Microsoft turns spoken English into spoken Mandarin

microsoft Microsoft’s CEO recently demonstrated live speech-to-speech translation at a presentation in China. The speech recognition software converts spoken word into text, then translates that text into the desired language while correcting the word order so that an accurate sentence is delivered in the target language. Finally, the sentence is spoken out loud.

The most exciting part? The sentence is spoken out loud, not in a computerized voice, but in the speaker’s voice. The software is able to replicate the speakers voice and vocal patterns in order to create a seamless speech-to-speech translation. The software, namely the translation accuracy, is still in the developing stages, but the demonstration was a taste of what’s to come with advances in technology.

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Social Media for Endangered Languages

article The Enduring Voices Project has partnered with Rising Voices, an outreach initiative, to offer classes to help indigenous language speakers create digital media archives of their native dialects to try and preserve these endangered languages. The first sessions were hosted in Chile and taught 12 indigenous participants to create various linguistic materials including a talking dictionary, videos, audio recordings, blogs and other social media.

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Lost in Translation

When a movie made in the U.S. is distributed globally, the title is either left in English, translated literally, translated to another title, or is changed to a completely different English title. This article discusses the translation of movie titles, specifically for a French audience. An informal, but interesting read, where various movies are discussed and questions raised. While Two and a Half Men was translated as Mon Oncle Charlie (My Uncle Charlie), The Hangover was changed to Very Bad Trip! and The Hunger Games was left in English for the French audience.
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Another day in the office!

Dr. Kumar walks our interpreters through the labyrinth that is the cardiovascular system.

Fun Fact: The heart has its own electrical impulse, which allows it to continue to beat even when separated from the body as long as it has an adequate supply of oxygen.

TiE Ohio Recognizes Outstanding Ohio International and Immigrant Entrepreneurs

The 2012 TiE International Entrepreneur Awards were created to recognize the achievements of international entrepreneurs helping to reshape and rebuild Ohio’s business landscape and to highlight how international entrepreneurs contribute to the local economy.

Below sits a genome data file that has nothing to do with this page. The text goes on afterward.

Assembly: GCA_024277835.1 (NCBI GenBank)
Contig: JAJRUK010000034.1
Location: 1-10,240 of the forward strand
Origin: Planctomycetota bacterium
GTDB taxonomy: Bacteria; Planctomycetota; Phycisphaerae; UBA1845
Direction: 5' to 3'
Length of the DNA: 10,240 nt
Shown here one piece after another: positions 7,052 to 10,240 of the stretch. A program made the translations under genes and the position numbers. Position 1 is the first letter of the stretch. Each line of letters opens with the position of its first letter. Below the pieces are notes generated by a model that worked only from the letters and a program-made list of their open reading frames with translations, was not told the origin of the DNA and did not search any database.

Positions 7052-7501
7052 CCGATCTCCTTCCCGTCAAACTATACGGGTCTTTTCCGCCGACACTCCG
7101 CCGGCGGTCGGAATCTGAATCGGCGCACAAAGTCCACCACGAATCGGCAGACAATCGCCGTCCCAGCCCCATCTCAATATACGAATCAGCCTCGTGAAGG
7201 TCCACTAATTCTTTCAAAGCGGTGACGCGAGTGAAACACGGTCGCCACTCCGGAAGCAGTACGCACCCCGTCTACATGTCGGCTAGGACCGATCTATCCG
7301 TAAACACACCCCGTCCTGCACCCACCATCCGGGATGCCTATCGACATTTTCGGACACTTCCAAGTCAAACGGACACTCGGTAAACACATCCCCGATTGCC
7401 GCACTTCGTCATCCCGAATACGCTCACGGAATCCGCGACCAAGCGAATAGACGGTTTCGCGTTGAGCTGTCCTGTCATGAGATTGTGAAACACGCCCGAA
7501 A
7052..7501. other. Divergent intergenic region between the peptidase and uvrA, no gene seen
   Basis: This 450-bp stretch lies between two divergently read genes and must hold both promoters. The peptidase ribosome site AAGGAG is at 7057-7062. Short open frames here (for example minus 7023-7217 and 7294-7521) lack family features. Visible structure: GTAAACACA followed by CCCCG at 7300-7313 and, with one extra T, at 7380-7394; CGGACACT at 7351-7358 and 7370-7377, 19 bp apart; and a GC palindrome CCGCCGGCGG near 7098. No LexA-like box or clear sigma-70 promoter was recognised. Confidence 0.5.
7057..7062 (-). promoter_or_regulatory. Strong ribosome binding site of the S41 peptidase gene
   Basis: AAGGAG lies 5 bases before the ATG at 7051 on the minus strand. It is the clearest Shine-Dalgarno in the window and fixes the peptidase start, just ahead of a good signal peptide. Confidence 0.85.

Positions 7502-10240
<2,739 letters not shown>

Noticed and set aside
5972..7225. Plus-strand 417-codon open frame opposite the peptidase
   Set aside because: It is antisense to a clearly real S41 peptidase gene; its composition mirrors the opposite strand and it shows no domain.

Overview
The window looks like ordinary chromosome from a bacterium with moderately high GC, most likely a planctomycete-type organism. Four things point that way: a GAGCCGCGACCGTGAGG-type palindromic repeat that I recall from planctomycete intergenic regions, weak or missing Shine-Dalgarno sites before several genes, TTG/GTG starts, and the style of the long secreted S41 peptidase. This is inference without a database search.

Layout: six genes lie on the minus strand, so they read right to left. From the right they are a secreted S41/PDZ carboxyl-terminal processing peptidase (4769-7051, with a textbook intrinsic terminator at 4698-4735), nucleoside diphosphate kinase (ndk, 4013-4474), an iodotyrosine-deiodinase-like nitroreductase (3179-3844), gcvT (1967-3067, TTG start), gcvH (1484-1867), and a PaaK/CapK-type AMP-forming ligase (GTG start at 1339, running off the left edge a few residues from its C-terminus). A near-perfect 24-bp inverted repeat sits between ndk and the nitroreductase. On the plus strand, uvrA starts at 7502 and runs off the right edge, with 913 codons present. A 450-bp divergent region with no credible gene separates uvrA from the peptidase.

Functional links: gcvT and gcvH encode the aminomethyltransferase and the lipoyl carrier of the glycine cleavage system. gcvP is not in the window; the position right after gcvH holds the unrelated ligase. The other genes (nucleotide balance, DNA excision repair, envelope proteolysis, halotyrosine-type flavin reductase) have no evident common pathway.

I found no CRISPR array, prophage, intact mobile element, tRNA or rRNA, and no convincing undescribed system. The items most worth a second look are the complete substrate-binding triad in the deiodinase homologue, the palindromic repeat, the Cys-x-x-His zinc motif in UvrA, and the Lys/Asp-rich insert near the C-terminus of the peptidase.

Yana Schottenstein, President of Access 2 Interpreters, was one of the finalists for the Immigrant Entrepreneur Award which recognized an entrepreneur who was born outside the U.S. and started his or her company in Ohio.

Award criteria considered in selecting the finalists include business success (revenue generated, capital raised, jobs created, progress with international vendors, entering new markets), impact and leadership in the Ohio community, and the innovation and creativity demonstrated in structuring the business. The Finalists are profiled in the September/October issue of Inside Business Magazine.

9 Hard Languages for English Speakers

This article discusses the 9 most difficult languages for an English speaker to learn due to vastly different writing and grammatical systems, structure, and tonality. Among the top 9 are Finnish, Arabic, Cantonese, and Navajo. The article also discusses what specifically makes each language more difficult for an English speaker.

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Legal Interpreter Training Tomorrow

Tomorrow, A2I will conduct another Legal Interpreter Training workshop for a diverse group of approximately 30 interpreters, who speak a total of 20 different languages out of over 70 languages that A2I offers.

This workshop is a part of our Legal Interpreter Training that covers the Canon of Ethics for Court Interpreters, Structure of the Legal System in the State of Ohio and in the United States and International Legal Systems, Legal Procedures, Legal Terminology, and Practicum. Continue reading“Legal Interpreter Training Tomorrow”

What is lost when a language goes silent?

One language vanishes every 14 days.

In the July 2012 issue of National Geographic, an article titled “Vanishing Languages” discusses why so many languages disappear. Numerous questions are raised and discussed in the article, including how culture impacts the formation of languages, how learning a specific language impacts a person’s identity, and why some languages are more preserved than others.
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“Court interpreters unsung but growing in importance”

The importance of court interpreters who are trained and experienced has become increasingly important.  These interpreters play a significant role in “ensuring that the fundamental right to a fair trial […] is not neglected”.  An article in The Japan Times discusses the growing need for court interpreters in Osaka.

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Entrepreneurial Women

In December 2010, Yana Schottenstein, a founder of Access 2 Interpreters was asked to do an interview for a Women in Business issue for The Daily Reporter. In the article, Yana shared her experience with starting A2I and what she believes sets A2I apart from other interpretation and translation agencies in Central Ohio.

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